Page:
Currently SIMD16 versions of shaders are dropped on register spilling.
If same (number of) registers are spilled also by SIMD8 version, it most likely makes sense to keep the SIMD16 version.
I'd be surprised to see a shader that spilled the same number of registers in SIMD8 and SIMD16. But yes, there are improvements we should make.
I've noticed that we often schedule the SIMD8 program to minimize delays between dependent instructions at the code of higher register usage, but since the SIMD16 program uses more registers we're not able to perform the same schedule. So instead we schedule the SIMD16 program to minimize register usage, which drastically increases latency. I suspect in cases like this the SIMD16 program is slower.
I've been planning to look at this, so I'll assign this bug to myself.
I modified the code that discards the SIMD16 shader when it does register spilling to instead accept it. Tested GpuTest volplosion with the resulting Mesa.
Before (using SIMD8): frame time 244ms
After (using SIMD16, spilling): frame time 235ms
More anecdotal evidence: SynMark2, test OglShMapVsm: SIMD8 shader is 2% faster. The SIMD16 shader also does a lot more spilling.
That was on HSW GT2. On GT3e, it's the same, by forcing SIMD16 even with register spilling, gives few percent better results with Volplosion and few percent worse with ShMapVsm.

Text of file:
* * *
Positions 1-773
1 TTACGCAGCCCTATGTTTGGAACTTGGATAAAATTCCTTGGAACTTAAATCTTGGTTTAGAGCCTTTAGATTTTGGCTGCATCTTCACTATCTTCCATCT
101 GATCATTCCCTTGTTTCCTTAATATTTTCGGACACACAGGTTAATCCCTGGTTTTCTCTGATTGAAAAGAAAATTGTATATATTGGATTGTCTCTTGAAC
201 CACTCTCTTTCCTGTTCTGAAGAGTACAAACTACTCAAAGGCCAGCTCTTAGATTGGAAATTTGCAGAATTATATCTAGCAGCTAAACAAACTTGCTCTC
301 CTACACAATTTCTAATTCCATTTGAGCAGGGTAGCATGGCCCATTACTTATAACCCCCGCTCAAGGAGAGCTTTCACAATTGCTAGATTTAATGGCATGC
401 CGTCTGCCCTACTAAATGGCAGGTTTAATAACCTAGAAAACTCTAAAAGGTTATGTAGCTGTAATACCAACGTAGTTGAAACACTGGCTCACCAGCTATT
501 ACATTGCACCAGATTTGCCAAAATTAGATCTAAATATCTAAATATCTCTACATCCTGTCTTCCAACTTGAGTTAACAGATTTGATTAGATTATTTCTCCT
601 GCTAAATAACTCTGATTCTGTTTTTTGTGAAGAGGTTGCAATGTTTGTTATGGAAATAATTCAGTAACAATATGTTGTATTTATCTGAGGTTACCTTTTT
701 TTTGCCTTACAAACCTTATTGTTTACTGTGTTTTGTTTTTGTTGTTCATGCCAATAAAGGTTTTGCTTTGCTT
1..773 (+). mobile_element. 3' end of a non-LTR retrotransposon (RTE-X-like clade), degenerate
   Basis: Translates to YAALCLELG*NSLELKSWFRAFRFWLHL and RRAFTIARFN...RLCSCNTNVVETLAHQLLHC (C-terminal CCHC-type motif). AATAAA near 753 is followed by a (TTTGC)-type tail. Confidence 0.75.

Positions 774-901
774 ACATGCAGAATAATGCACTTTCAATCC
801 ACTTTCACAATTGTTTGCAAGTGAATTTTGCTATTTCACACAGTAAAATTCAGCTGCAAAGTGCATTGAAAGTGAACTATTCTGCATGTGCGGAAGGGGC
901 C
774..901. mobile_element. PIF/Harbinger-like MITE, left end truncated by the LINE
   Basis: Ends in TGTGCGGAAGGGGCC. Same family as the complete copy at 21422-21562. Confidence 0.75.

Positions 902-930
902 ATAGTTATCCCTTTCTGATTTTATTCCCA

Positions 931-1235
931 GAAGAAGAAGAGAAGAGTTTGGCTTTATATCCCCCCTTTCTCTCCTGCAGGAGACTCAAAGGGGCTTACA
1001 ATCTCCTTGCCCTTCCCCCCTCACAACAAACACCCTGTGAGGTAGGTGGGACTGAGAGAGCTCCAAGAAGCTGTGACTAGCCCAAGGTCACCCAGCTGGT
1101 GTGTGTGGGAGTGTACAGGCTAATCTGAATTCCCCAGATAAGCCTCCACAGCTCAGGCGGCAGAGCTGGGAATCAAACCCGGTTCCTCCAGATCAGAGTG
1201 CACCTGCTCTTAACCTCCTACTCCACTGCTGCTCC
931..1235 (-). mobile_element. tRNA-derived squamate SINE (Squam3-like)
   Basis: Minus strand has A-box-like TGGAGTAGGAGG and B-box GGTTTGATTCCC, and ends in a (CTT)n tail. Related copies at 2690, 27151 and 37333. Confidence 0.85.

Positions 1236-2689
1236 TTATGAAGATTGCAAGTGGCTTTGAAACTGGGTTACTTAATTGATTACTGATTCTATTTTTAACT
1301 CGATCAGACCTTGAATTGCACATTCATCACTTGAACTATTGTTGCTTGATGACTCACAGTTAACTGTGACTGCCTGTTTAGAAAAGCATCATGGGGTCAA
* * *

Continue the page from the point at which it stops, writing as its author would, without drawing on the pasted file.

The difference between these tests is that Volplosion spills only a little compared to the amount of instructions in it and it has no texture access, so latency compensation from SIMD16 improves performance. ShMapVsm spills more and does shadow buffer accesses.
Good heuristics on how serious register spilling is, should take into account how many instructions shader has vs. how much it needs to do large-latency fetches for other things: spilled registers from scratch, pull parameters & textures with sampler.
Because just color buffer & depth are larger than normal LLC, I think first rule of thumb for these accesses could be using system memory fetch latency for all of them and comparing that against number of instructions. If the ratio is good enough, there's no need to drop into SIMD8, even if that wouldn't have any spilling.